Thanks for being here;
We need your help. The SpaceDaily news network continues to grow but revenues have never been harder to maintain.

With the rise of Ad Blockers, and Facebook - our traditional revenue sources via quality network advertising continues to decline. And unlike so many other news sites, we don't have a paywall - with those annoying usernames and passwords.

Our news coverage takes time and effort to publish 365 days a year.

If you find our news sites informative and useful then please consider becoming a regular supporter or for now make a one off contribution.

SpaceDaily Contributor
$5 Billed Once


credit card or paypal
SpaceDaily Monthly Supporter
$5 Billed Monthly


paypal only

.


Related Links
Johannes Gutenberg Universitaet Mainz
Understanding Time and Space






Share this article via these popular social media networks
del.icio.usdel.icio.us DiggDigg RedditReddit GoogleGoogle

Previous Report
TIME AND SPACE
The sound of quantum vacuum
Copenhagen, Denmark (SPX) Jan 03, 2017
Quantum mechanics dictates sensitivity limits in the measurements of displacement, velocity and acceleration. A recent experiment at the Niels Bohr Institute probes these limits, analyzing how quantum fluctuations set a sensor membrane into motion in the process of a measurement. The membrane is an accurate model for future ultraprecise quantum sensors, whose complex nature may even hold the key ... read more


TIME AND SPACE
Tech show looks beyond 'smart,' to new 'realities'

'Passengers' and the real-life science of deep space travel

NASA Readies for Major Orion Milestones in 2017

India achieves advances multiple space systems in 2016

TIME AND SPACE
Preparing to Plug Into NASA SLS Fuel Tank

New round of wind tunnel tests underway for bigger SLS version

United Launch Alliance launches EchoStar XIX satellite

Ultra-Cold Storage - Liquid Hydrogen may be Fuel of the Future

TIME AND SPACE
Small Troughs Growing on Mars May Become 'Spiders'

All eyes on Trump over Mars

Opportunity performs several drives to ancient gully

Full go-ahead for building ExoMars 2020

TIME AND SPACE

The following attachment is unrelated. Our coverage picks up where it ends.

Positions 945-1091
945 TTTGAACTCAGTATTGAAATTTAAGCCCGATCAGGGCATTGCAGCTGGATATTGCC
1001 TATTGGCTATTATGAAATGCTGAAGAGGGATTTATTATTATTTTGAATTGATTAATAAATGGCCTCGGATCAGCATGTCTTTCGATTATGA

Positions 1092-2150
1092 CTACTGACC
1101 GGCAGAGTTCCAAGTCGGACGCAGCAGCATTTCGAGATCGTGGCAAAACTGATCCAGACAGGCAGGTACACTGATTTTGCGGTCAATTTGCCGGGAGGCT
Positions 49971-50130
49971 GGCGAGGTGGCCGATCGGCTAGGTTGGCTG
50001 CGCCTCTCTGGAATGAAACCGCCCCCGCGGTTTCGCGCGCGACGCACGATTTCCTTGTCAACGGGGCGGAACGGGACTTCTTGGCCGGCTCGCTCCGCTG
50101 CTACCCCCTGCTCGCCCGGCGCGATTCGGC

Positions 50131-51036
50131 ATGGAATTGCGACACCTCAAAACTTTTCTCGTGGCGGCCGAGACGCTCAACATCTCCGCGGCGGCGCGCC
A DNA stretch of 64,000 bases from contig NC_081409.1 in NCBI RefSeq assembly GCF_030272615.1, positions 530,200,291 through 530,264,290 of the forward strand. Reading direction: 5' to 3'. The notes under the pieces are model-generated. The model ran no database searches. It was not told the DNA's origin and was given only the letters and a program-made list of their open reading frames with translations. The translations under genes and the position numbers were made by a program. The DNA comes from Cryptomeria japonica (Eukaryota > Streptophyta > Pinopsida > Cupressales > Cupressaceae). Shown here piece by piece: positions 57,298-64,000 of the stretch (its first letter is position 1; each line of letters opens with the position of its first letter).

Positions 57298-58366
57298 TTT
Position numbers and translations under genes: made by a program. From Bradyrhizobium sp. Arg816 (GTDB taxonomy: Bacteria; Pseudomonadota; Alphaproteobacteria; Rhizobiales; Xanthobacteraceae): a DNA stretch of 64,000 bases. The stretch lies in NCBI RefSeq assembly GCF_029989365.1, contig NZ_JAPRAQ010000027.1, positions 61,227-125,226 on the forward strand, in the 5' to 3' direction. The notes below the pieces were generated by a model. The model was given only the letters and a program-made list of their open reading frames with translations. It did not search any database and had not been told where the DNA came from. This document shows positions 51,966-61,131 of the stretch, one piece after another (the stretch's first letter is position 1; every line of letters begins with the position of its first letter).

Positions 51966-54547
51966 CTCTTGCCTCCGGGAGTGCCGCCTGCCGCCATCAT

Chinese missile giant seeks 20% of a satellite market

China-made satellites in high demand

Space exploration plans unveiled

China launches 4th data relay satellite

TIME AND SPACE
Airbus DS and Energia eye new medium-class satellite platform

OneWeb announces key funding form SoftBank Group and other investors

Space as a Driver for Socio-Economic Sustainable Development

SoftBank delivers first $1 bn of Trump pledge, to space firm

TIME AND SPACE
Scientists create tiny laser using silver nanoparticles

Divide and conquer pattern searching

Scientists hope to make concrete tougher by studying its defects

The hidden inferno inside your laser pointer

TIME AND SPACE
The blob can learn and teach

Searching a sea of 'noise' to find exoplanets - using only data as a guide

Microlensing Study Suggests Most Common Outer Planets Likely Neptune-mass

Exciting new creatures discovered on ocean floor

TIME AND SPACE
Exploring Pluto and the Wild Back Yonder

Juno Captures Jupiter 'Pearl'

Juno Mission Prepares for December 11 Jupiter Flyby

Research Offers Clues About the Timing of Jupiter's Formation




Memory Foam Mattress Review
Newsletters :: SpaceDaily :: SpaceWar :: TerraDaily :: Energy Daily
XML Feeds :: Space News :: Earth News :: War News :: Solar Energy News






The content herein, unless otherwise known to be public domain, are Copyright 1995-2017 - Space Media Network. All websites are published in Australia and are solely subject to Australian law and governed by Fair Use principals for news reporting and research purposes. AFP, UPI and IANS news wire stories are copyright Agence France-Presse, United Press International and Indo-Asia News Service. ESA news reports are copyright European Space Agency. All NASA sourced material is public domain. Additional copyrights may apply in whole or part to other bona fide parties. All articles labeled "by Staff Writers" include reports supplied to Space Media Network by industry news wires, PR agencies, corporate press officers and the like. Such articles are individually curated and edited by Space Media Network staff on the basis of the report's information value to our industry and professional readership. Advertising does not imply endorsement, agreement or approval of any opinions, statements or information provided by Space Media Network on any Web page published or hosted by Space Media Network. Privacy Statement